By: STEPHEN M. SALISBURY
Happy Halloween, everyone! This is an especially spooky year because of the midterm election that happens this coming Tuesday. Midterms are always interesting to those of us who follow politics, but I’m not sure the average citizen gets much excitement out of this particular political phenomenon. It is not uncommon, after the election of a new president, for their party to suffer major defeats in the first midterm after they’ve been elected. It happened to Bill Clinton in 1994. It happened to President Obama in 2010. It happened to Ronald Reagan in 1986 which came just two years after one of the most lopsided reelection victories of any sitting president.
My point is that political turmoil is nothing new in our country. Confrontation between the Commander-in-Chief and the electorate, and in particular the press corps, is also unoriginal. The vitriol coming from the Oval Office recently seems harsh, no doubt, but not unprecedented. Richard Nixon literally had an “Enemies List” that included mostly people whom he didn’t like and by whom he felt threatened domestically.
Recently I’ve been watching Ken Burns’ PBS documentary on the Vietnam War. We see conflict in our country now because of political differences, but it pales in comparison to the backlash our government was experiencing during the 1960s and early 70s. In addition to the turmoil that came on the heels of the Civil Rights movement, many young people were actively dissenting against what they felt was an unjust and unnecessary conflict in Southeast Asia. College students protesting the war were killed at Kent State by National Guard troops on May 4, 1970. Two years prior riots had broken out on the streets of Chicago as protestors confronted their leaders at the Democratic National Convention.
The U.S has gone through cycles in which we become frustrated, and perhaps in some instances downright angry, with those who run our country, but there will never be any greater weapon we have at our disposal than the ballot box. In the past week, mail bombs were sent by a disgruntled supporter of the President’s to those whom he perceived as the President’s enemies, but that cannot be the way we deal with those with whom we do not agree politically. We have to take action by showing up on Election Day.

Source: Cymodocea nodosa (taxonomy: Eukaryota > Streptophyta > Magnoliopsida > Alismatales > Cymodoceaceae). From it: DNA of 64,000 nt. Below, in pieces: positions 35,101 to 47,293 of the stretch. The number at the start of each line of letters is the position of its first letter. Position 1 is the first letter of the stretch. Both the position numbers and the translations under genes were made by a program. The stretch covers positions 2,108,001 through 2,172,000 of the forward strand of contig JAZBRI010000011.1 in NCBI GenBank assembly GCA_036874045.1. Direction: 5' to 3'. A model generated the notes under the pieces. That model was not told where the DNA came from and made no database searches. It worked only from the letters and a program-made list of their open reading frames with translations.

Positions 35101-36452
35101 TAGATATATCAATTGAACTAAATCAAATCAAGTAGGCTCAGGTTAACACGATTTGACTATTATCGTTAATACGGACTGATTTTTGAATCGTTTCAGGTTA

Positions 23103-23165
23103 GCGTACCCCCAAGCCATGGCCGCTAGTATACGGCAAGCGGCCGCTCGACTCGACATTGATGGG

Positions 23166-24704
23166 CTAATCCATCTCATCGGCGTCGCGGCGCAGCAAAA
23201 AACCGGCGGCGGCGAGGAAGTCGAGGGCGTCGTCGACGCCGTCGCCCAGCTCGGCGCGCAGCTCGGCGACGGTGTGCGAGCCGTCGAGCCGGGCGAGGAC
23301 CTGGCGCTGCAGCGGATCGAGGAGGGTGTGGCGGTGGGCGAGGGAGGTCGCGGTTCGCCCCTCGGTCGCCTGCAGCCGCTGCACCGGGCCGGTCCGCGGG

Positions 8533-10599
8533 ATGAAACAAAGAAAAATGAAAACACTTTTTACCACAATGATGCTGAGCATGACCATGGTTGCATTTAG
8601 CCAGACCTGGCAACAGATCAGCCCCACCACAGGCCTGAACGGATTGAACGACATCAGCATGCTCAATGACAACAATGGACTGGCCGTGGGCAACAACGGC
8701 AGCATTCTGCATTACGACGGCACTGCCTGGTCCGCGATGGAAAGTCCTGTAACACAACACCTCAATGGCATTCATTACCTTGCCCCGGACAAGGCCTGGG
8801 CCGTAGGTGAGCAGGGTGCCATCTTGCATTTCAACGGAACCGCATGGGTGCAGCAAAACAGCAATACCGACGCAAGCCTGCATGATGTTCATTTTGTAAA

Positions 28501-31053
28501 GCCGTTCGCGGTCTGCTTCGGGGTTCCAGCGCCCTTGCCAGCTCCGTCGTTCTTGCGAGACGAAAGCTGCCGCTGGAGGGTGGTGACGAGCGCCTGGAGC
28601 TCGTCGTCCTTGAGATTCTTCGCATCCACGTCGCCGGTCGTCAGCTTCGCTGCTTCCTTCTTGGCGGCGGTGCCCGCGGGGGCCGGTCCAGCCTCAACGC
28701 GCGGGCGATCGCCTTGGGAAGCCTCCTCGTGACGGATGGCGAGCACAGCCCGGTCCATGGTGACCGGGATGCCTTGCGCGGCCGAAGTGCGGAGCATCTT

Last week, The Preface did a “We Asked You” segment on whether students believed that their vote matters. Unfortunately, most who responded replied in the negative. That, my friends, is a lie told by ourselves and by others to discourage us from participating in our democracy. I’ll be honest, I do care who you vote for. Anyone who has read my column in the past is well aware of where my political leanings lie. But, I care more that you vote. The reason foreign entities might have attempted to manipulate our elections two years ago is exactly why we must actively participate in them. They know that if they can undermine our confidence in the integrity of our political process, we likely will passively give up on exercising in that privilege afforded to us by our Constitution. The best way to fight back is to let them know that they can’t stop you from letting your voice be heard.
If you didn’t get registered in time to participate during this cycle, go ASAP and get registered for the next. If you are registered, don’t forget to go to your polling place and voice your opinion by checking off a few boxes. If you have any questions about whether you are registered or where you can vote on Tuesday, all of your questions can be answered at https://indianavoters.in.gov. If nothing else, you can brag to your friends about how you helped put an end to all of those scary ads that have been on TV the past few months!